Foreign-Student Influx Continues More Students from E. Europe and USSR Opt for Degrees from US Colleges and Universities. HIGHER EDUCATION: DEMOGRAPHIC SHIFT
Lucia Mouat, writer of The Christian Science Monitor, The Christian Science Monitor
AMERICAN colleges and universities are receiving many more applications these days from Eastern European and Soviet students. Chinese students, too, are applying in greater numbers - despite a pledge by their government to enforce limits on study abroad.
Under perestroika, Russian universities are free to negotiate student-exchange programs for the first time without Moscow's approval. In some cases the programs are still being set up.
"We have Soviet delegations arriving almost every other week - I think (the airlines) will soon open a direct Moscow to Minneapolis connection," says Robert Kvavik, associate vice president for academic affairs at the University of Minnesota.
The annual flow of foreign students to the United States - some 366,000 at last count - will never alone correct the US trade imbalance. But at a time when most American products face stiff global competition, a US college or university education continues to star as one of the nation's strongest exports.
About one-third of those who study outside their home countries choose the US. The list includes such well-known leaders as Pakistani Prime Minister Benazir Bhutto, Mexican President Carlos Salinas de Gortari, and Philippine President Corazon Aquino. "The US is still the place to study," says Martin Limbird, president-elect of the National Association for Foreign Student Affairs (NAFSA).
The number of foreign students in the US has grown steadily, though at a slower pace now than in the late 1970s, says Dr. Marianthi Zikopoulos, director of research for the New York-based Institute of International Education (IIE). She says two-thirds of the student arrivals choose public colleges and universities. Ninety percent come with private financing. An increasing proportion is graduate students. Engineering is the most popular field of study, followed by business and management.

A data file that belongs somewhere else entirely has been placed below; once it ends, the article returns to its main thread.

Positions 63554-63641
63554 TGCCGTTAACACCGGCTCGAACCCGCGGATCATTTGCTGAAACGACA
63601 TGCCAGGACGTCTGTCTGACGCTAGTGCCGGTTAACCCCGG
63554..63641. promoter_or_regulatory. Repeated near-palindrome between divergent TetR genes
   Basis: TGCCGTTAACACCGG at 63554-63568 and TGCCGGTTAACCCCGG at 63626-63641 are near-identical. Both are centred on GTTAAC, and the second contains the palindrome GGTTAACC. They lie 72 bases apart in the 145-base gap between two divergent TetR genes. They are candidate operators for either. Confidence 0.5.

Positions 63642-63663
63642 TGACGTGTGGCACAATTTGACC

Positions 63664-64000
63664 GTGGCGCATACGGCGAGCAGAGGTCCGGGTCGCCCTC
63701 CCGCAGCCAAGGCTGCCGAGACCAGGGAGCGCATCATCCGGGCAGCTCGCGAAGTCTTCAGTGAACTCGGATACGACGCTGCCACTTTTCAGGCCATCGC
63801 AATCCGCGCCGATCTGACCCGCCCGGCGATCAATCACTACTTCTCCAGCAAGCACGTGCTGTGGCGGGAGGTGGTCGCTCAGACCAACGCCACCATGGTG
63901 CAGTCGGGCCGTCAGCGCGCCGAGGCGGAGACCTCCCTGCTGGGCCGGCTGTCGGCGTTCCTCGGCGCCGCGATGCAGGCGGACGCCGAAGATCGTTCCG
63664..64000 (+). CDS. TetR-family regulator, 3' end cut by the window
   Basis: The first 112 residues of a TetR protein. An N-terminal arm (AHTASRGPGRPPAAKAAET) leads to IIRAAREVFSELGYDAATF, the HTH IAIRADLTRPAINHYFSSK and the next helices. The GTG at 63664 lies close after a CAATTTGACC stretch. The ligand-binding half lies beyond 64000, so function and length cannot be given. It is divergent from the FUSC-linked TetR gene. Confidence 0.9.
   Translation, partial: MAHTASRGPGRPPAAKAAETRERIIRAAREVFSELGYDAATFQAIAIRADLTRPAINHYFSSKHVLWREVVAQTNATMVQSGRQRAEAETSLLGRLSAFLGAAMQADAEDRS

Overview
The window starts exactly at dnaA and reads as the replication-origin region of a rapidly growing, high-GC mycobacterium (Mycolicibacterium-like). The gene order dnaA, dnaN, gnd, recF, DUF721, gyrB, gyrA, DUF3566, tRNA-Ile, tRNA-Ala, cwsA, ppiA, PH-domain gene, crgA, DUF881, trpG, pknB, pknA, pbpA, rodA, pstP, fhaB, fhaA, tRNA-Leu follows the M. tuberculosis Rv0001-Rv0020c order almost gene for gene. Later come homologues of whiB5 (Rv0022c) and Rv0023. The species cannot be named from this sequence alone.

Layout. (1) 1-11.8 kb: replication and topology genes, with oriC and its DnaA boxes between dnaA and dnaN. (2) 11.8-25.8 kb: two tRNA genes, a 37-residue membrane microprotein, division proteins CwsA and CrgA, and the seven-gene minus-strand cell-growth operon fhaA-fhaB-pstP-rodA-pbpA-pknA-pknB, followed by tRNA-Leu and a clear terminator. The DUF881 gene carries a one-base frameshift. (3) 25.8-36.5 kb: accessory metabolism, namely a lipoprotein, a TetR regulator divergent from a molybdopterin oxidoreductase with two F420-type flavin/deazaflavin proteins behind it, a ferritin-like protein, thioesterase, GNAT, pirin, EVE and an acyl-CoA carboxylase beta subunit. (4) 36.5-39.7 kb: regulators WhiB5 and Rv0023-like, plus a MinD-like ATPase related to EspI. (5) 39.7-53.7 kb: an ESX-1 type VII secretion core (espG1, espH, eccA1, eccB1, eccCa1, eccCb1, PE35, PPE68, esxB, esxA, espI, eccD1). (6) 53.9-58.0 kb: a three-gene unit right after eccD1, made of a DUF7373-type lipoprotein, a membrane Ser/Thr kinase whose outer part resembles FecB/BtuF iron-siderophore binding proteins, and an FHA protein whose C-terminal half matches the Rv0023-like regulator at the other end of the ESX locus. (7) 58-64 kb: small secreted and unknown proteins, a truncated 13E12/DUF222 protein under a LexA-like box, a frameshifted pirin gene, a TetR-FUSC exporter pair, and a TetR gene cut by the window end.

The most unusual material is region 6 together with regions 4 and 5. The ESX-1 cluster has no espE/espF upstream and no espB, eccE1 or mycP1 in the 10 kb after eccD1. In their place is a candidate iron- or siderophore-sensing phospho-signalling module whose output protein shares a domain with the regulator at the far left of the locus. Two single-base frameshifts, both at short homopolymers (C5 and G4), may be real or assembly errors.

The nations from which students come change constantly. Fewer students are now arriving from the Middle East, Nigeria, and Venezuela. Iranian students, who at 50,000 were the most numerous group in the late '70s, number less than 9,000.
More than half of all foreign students in the US are Asian. China is the leading source; Taiwan runs a close second. The number from Japan has been rising sharply.
The Chinese restrictions on study abroad require university graduates to work five years before studying outside the country. Students with relatives overseas, however, may get a waiver by paying a fee.
Some US college officials expect the rules to be unevenly enforced. Robert Brashear, who recently worked with the Chinese Education Ministry under a Fulbright grant and is now director of graduate admissions at Cornell University, says the Chinese are "obsessed" by the decision of many Chinese students abroad not to return home.
Still, unless enforcement patterns change, he says, local work units will decide which students may leave. At the federal level, Beijing officials have agreed to resume a small exchange of Fulbright scholars next fall.
Dr. Kvavik of the University of Minnesota, which already has more Chinese students than any other US university, says some of the early college applications from Eastern Europe are "sad" in that students don't know how to approach the task.
"You get these blanket statements written to the university president saying, `We're looking forward to freedom - Can you help place me? …